One of the most important discoveries by the Compton Gamma Ray Observatory is the detection of about 50 high energy gamma ray blazars by the EGRET instrument on board (Fichtel et al. 1994; Thompson et al. 1995). These sources have been identified as BL Lacs and Flat Spectrum Radio Loud Quasars (FSRQ). Some of them show optically violent variability and high polarization. The apparent gamma ray luminosity (assuming isotropic emission) of these sources are extremely high (up to ) and may exceed the Eddington limit on the accretion power. Also rapid time variability (days) has been seen in a number of blazars and this indicates the smallness of the gamma ray emission region. Therefore, relativistic jets are generally considered to be the emitting medium to boost the apparent luminosity and to fast the time variability (Blandford & Königl 1979; Marscher 1980; Königl 1981; Reynolds 1982).
A number of jet models have been proposed for the gamma ray emission from blazars. The popular ones include, synchrotron self-Compton (Ginzburg & Syrovatskii 1965; Rees 1967; Jones, O'Dell & Stein 1974; Maraschi, Ghisellini & Celotti 1992; Zdziarski & Krolik 1993; Bloom & Marscher 1996); and inverse Compton scattering on photons from the accretion disk (Dermer, Schlickeiser & Mastichiadis, 1992; Melia & Königl 1989); inverse Compton scattering on clouds-reprocessed photons (Sikora, Begelman & Rees 1994; Blandford & Levinson 1995); and synchrotron radiation by ultra-high energy electrons/positrons created in the ultra-high energy proton interactions (Mannheim 1993; Ghisellini 1993). Kinematically, these models can be divided into two classes: 1) relativistic electron scattering on internal photons or magnetic field, and 2) on external photons, in the jet comoving frame. Accordingly, the relativistic boosting effects are significantly different for these two cases (Dermer 1995).
One of the important characteristics of the gamma ray blazars is the presence of a strong core-dominated radio emission. Previous studies show that there is a moderate correlation between the gamma ray flux above 100 MeV and radio flux at 5 GHz, but no correlation between gamma ray flux and optical or X-ray flux (Dondi & Ghisellini 1995; Erlykin & Wolfendale 1995). The existence of the correlation indicates that the gamma ray emission is connected with the radio emission in blazars, either physically or kinematically. This can be understood in a way that the radio emission also emerges from the same jet and is thus Doppler-beamed to some extent. In this work, we use the radio flux as a reference to differentiate the beaming effect of gamma rays and to discriminate the emission models. In Sect. 2, we derive a beaming statistics for the jet models and show the theoretical difference in the the two classes of gamma ray emission mechanisms. In Sect. 3, we exemplify the test method with a limited sample of data. A correlation study is presented to show the link between the radio and gamma ray emission. Then we perform the test with the limited sample of data. In Sect. 4, we verify the test method by examining various factors involved in the beaming statistics with Monte-Carlo simulations. The effects of the random spreads in the relevant parameters on the test result are estimated. Finally, in Sect. 5, we discuss the need for simultaneous observations of VLBI with high energy gamma ray telescopes to produce a larger, better quality sample of data.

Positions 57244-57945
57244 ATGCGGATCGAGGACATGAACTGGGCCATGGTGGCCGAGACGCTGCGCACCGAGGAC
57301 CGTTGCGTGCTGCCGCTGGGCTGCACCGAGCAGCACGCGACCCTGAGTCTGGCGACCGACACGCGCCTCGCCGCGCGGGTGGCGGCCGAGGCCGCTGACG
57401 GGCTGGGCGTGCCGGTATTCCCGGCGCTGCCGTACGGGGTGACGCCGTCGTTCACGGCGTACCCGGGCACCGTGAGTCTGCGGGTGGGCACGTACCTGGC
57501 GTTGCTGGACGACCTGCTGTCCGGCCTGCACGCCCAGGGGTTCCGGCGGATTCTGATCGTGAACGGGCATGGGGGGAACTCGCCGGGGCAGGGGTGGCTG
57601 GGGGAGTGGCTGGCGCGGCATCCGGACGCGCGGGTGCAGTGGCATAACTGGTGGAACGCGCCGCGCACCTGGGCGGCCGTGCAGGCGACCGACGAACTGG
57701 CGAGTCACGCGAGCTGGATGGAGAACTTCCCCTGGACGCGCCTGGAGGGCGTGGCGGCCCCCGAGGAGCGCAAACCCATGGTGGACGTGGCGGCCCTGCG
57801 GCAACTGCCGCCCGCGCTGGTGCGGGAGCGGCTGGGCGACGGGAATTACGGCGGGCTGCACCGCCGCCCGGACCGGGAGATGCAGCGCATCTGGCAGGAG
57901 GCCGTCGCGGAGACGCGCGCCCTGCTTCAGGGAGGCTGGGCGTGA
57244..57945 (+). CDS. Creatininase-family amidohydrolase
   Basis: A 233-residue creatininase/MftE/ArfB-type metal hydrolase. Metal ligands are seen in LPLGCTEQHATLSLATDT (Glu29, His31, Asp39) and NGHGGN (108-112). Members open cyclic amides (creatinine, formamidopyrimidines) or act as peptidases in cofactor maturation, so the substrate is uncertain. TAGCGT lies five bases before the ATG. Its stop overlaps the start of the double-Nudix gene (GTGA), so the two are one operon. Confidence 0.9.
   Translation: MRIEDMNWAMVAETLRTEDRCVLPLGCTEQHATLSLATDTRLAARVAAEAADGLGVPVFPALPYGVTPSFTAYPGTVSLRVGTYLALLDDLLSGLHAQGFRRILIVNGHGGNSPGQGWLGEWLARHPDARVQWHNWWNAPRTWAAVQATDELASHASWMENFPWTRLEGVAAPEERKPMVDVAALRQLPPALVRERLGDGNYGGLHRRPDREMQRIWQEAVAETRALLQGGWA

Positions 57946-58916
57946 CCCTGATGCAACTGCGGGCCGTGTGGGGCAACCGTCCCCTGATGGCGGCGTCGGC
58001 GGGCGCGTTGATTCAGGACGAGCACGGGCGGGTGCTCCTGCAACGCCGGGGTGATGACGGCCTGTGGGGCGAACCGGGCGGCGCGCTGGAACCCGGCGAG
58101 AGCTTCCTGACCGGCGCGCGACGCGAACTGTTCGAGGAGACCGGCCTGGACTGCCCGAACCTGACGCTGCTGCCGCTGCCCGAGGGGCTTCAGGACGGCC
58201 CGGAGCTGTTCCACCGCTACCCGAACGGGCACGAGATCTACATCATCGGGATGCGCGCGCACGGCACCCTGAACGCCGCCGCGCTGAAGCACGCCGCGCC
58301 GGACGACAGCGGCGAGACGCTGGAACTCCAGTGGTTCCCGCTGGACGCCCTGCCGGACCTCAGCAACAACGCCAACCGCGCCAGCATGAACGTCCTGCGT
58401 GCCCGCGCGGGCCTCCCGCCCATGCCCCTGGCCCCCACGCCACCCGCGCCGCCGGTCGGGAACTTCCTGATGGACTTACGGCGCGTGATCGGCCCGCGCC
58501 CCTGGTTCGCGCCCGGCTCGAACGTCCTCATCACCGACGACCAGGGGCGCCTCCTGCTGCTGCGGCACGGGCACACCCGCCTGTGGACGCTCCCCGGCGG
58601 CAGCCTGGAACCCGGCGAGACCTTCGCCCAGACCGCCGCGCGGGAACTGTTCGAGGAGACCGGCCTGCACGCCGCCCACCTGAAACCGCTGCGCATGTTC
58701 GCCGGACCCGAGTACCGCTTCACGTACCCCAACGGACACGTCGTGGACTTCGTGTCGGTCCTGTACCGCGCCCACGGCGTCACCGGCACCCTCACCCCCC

© European Southern Observatory (ESO) 1997
Online publication: May 5, 1998